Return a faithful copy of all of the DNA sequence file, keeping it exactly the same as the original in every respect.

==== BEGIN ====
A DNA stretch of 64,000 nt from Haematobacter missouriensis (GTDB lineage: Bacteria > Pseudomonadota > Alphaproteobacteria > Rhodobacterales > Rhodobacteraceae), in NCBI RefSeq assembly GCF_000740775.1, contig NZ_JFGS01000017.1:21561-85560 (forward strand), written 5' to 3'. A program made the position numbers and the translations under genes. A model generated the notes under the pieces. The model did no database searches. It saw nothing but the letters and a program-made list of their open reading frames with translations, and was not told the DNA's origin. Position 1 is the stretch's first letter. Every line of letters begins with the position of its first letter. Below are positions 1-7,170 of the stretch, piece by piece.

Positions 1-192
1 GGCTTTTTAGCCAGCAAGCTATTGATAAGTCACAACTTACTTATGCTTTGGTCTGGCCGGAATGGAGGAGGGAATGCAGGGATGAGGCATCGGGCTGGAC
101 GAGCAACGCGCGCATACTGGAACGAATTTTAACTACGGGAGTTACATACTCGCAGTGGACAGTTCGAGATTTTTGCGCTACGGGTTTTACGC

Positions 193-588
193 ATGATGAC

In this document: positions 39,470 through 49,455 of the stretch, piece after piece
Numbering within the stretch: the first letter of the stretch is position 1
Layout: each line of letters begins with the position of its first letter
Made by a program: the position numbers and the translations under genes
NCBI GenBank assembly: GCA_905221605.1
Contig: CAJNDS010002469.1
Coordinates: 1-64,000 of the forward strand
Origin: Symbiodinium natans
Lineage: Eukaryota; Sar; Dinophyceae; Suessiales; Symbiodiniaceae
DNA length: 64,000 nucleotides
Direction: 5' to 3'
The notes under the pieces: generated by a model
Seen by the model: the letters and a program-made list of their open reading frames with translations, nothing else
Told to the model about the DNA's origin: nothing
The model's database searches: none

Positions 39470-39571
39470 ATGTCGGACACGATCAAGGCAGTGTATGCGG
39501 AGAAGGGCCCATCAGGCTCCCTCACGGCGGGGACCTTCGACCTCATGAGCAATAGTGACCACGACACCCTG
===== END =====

A DNA stretch of 64,000 nt from Haematobacter missouriensis (GTDB lineage: Bacteria > Pseudomonadota > Alphaproteobacteria > Rhodobacterales > Rhodobacteraceae), in NCBI RefSeq assembly GCF_000740775.1, contig NZ_JFGS01000017.1:21561-85560 (forward strand), written 5' to 3'. A program made the position numbers and the translations under genes. A model generated the notes under the pieces. The model did no database searches. It saw nothing but the letters and a program-made list of their open reading frames with translations, and was not told the DNA's origin. Position 1 is the stretch's first letter. Every line of letters begins with the position of its first letter. Below are positions 1-7,170 of the stretch, piece by piece.

Positions 1-192
1 GGCTTTTTAGCCAGCAAGCTATTGATAAGTCACAACTTACTTATGCTTTGGTCTGGCCGGAATGGAGGAGGGAATGCAGGGATGAGGCATCGGGCTGGAC
101 GAGCAACGCGCGCATACTGGAACGAATTTTAACTACGGGAGTTACATACTCGCAGTGGACAGTTCGAGATTTTTGCGCTACGGGTTTTACGC

Positions 193-588
193 ATGATGAC

In this document: positions 39,470 through 49,455 of the stretch, piece after piece
Numbering within the stretch: the first letter of the stretch is position 1
Layout: each line of letters begins with the position of its first letter
Made by a program: the position numbers and the translations under genes
NCBI GenBank assembly: GCA_905221605.1
Contig: CAJNDS010002469.1
Coordinates: 1-64,000 of the forward strand
Origin: Symbiodinium natans
Lineage: Eukaryota; Sar; Dinophyceae; Suessiales; Symbiodiniaceae
DNA length: 64,000 nucleotides
Direction: 5' to 3'
The notes under the pieces: generated by a model
Seen by the model: the letters and a program-made list of their open reading frames with translations, nothing else
Told to the model about the DNA's origin: nothing
The model's database searches: none

Positions 39470-39571
39470 ATGTCGGACACGATCAAGGCAGTGTATGCGG
39501 AGAAGGGCCCATCAGGCTCCCTCACGGCGGGGACCTTCGACCTCATGAGCAATAGTGACCACGACACCCTG